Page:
The definition of a tour de force is a feat of strength. Jim Brochu, the author and director of the one-man show "Zero Hour," now playing at Barrington Stage Companyís Stage 2 in Pittsfield, completes the picture of such an action by also playing the only role in the ninety minute show, the actor Zero Mostel. Mostel was a force of nature and being him, with his rages and his over-the-top personality, was indeed a tour de force. Playing him is a task of equal courage and strength.
Zero Hour is an exhausting experience. From the first moment the character, the man, is an actor of great gusto and incredible energy. This is not a young man in the play but a man whose experiences and the memories of those experiences energize and exhaust him. He is a man who lives on the edge of his emotions. He carries lasting grudges, hates with an eternal passion, mourns his personal losses with an egotistís conceit and indulges himself in personal joys with an elaborate sense of what the party is truly about. When he slowly reveals his own heart and its ability to break he becomes a being not merely human but superhuman.
All of this happens in this play. Moderation in any form never enters the scene. Watching Brochu be Mostel is a bit like taking that forbidden voyage into the lair of the beast just to discover that the beast is exactly the beast you thought youíd find but with a single difference: this beast is much worse than you expected.
I confess to coming away from this production knowing much more about the character than I ever thought Iíd know. In some small way I resent having so much information now. I began, in my real life, adoring and respecting the actor Mostel, then gradually became less entranced as stories about his bad behavior backstage and on-stage as well became better known through the press stories about him. Buy the time he reached the advanced stage of his career when Tevya was his other name and "Fiddler on the Roof" his other home I had determined not to waste any of my precious time on him or his work.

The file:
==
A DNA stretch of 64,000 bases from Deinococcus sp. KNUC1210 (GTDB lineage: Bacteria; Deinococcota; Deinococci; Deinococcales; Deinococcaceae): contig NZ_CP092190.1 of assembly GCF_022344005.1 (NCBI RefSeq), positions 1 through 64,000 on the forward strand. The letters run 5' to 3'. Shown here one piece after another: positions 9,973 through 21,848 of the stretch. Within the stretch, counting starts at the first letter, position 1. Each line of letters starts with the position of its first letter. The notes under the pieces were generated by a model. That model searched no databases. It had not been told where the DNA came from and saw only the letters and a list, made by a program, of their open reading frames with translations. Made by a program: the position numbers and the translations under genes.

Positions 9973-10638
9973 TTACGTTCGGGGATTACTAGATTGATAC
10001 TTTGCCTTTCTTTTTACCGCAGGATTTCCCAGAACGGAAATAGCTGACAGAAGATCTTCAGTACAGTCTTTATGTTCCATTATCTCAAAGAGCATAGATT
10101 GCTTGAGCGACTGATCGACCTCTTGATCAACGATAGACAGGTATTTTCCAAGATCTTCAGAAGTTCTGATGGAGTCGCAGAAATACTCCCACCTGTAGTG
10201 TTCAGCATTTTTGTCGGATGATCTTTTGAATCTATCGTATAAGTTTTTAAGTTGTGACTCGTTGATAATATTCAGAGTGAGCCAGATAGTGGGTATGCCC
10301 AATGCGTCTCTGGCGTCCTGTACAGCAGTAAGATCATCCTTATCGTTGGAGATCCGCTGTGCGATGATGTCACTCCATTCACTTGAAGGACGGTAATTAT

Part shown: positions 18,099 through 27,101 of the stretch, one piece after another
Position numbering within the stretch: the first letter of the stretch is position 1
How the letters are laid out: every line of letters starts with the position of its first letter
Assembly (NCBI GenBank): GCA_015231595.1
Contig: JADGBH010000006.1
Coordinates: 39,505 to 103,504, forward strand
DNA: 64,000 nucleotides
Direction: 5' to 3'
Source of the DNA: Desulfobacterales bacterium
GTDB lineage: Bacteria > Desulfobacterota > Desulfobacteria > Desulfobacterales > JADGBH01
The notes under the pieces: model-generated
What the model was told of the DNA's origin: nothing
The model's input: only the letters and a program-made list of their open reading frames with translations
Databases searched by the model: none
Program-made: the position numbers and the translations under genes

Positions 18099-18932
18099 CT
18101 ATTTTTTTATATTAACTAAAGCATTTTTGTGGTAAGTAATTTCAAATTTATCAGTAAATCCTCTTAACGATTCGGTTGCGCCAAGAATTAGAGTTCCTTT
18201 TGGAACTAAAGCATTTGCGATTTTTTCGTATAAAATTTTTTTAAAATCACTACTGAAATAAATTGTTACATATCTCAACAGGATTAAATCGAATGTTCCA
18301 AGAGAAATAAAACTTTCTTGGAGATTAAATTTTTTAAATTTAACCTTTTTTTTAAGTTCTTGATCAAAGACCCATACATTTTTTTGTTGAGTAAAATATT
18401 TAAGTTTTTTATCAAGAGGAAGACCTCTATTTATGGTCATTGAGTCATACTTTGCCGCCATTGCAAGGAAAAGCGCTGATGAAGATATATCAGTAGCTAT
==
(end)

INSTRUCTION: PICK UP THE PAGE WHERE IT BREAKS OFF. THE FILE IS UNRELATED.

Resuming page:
This play answers questions I never bothered to answer. It is clear to me now why certain things took place and why no one seemed to care about them one way or the other. Living legends are hard to handle and that was what and who Zero Mostel had become. Brochuís play, and his sensitive playing of insensitivity, give me missing pieces in the puzzle and I can sit back and regret not asking these questions myself. On this stage in Pittsfield the actor and man are fusing and defusing and fusing again and lighting up from the inside of the character the traits that made him everything he was.
The play is moving. Moments take you near to tears and there were actual out-loud gasps as family betrayals became evident. Pain, suffering, love and the disgust it brings for the beloved, are joined at the hip with professional concerns and personal revelations. Philip Loeb and his close friendship with Zero are the subject of more than one personal drama here. Jerome Robbins is placed into context. There are even deep breaths to take as emotions overwhelm hysteria, when animal sounds are replaced by the deep sob of remorse.
Brochu does a remarkable job of bringing to life a man he knew and admired. He does such a good job of it that our own admiration goes through the cycle of life touching on fear, disgust, adoration, and a large number of other emotional reactions to what we see and hear of Mostel. This isnít the ordinary one-man biographical show. This is tour-de-force - an act of incredible strength.
Zero Hour plays at Barrington Stage Companyís Stage 2 at 36 Linden Street, Pittsfield, MA through June 5. Ticket prices range form $15 to $39. For availability, information or tickets call the box office at 413-236-8888.